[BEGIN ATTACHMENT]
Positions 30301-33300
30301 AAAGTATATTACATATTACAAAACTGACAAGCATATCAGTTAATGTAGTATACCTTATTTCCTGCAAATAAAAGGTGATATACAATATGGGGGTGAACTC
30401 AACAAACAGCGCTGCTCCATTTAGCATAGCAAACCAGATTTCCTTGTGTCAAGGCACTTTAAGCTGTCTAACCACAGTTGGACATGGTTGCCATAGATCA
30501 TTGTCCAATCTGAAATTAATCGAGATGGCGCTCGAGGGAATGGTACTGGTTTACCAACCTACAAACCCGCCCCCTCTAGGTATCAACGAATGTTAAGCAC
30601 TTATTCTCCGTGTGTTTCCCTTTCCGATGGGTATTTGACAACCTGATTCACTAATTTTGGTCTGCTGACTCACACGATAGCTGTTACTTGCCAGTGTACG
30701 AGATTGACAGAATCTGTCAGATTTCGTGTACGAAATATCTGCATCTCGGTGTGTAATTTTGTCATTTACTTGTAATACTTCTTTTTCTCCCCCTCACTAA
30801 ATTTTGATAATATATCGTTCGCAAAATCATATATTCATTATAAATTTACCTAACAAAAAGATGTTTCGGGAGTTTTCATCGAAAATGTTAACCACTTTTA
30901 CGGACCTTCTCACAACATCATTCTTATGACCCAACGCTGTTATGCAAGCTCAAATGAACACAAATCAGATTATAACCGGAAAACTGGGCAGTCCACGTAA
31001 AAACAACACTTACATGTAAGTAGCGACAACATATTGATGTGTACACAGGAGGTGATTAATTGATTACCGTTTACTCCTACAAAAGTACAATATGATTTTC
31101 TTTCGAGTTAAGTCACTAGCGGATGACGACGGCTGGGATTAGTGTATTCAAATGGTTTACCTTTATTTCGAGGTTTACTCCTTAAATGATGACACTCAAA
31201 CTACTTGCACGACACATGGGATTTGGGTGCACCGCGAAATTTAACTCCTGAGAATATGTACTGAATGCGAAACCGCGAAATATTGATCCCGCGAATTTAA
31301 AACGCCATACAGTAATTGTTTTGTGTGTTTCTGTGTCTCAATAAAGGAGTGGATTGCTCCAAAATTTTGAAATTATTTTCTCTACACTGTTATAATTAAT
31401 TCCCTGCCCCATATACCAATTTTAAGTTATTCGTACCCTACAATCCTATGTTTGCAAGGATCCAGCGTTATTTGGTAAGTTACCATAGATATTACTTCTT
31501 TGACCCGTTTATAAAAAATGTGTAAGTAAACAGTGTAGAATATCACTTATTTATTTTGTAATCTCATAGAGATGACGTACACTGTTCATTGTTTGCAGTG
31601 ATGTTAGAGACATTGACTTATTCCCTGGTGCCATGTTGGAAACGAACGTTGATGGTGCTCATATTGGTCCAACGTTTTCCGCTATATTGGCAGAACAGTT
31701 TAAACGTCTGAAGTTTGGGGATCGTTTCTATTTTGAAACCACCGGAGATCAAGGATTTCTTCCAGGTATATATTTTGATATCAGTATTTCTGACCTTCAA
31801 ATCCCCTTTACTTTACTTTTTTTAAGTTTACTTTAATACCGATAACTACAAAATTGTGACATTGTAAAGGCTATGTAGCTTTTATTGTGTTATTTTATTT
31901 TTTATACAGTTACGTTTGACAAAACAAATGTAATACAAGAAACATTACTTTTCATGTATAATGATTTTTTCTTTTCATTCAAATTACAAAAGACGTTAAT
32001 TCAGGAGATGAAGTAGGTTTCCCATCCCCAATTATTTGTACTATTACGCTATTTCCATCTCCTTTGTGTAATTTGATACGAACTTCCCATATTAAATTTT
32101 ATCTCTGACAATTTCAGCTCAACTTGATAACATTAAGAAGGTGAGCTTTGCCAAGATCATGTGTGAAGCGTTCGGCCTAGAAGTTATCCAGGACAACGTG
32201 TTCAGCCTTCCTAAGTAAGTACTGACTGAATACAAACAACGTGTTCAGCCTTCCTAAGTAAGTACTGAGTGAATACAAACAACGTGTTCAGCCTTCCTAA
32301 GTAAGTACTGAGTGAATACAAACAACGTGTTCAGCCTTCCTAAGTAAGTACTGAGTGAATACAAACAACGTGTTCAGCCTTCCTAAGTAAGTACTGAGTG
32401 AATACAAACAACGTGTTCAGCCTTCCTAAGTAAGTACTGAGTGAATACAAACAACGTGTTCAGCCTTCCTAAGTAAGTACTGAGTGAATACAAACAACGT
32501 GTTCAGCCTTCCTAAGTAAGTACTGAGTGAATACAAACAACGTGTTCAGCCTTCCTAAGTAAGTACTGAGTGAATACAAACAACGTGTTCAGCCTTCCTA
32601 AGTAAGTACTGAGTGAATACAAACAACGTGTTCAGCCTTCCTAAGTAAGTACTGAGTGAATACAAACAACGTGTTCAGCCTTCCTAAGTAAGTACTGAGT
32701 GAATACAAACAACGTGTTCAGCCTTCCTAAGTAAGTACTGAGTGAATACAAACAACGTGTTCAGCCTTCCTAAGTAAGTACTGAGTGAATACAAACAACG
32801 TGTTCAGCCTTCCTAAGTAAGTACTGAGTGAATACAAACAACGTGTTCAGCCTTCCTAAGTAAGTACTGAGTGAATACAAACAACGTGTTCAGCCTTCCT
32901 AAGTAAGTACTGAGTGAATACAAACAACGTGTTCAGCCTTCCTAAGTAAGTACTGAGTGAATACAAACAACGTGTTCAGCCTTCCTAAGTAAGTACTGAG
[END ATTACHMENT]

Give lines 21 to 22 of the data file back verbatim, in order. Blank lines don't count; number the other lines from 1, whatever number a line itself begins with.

32201 TTCAGCCTTCCTAAGTAAGTACTGACTGAATACAAACAACGTGTTCAGCCTTCCTAAGTAAGTACTGAGTGAATACAAACAACGTGTTCAGCCTTCCTAA
32301 GTAAGTACTGAGTGAATACAAACAACGTGTTCAGCCTTCCTAAGTAAGTACTGAGTGAATACAAACAACGTGTTCAGCCTTCCTAAGTAAGTACTGAGTG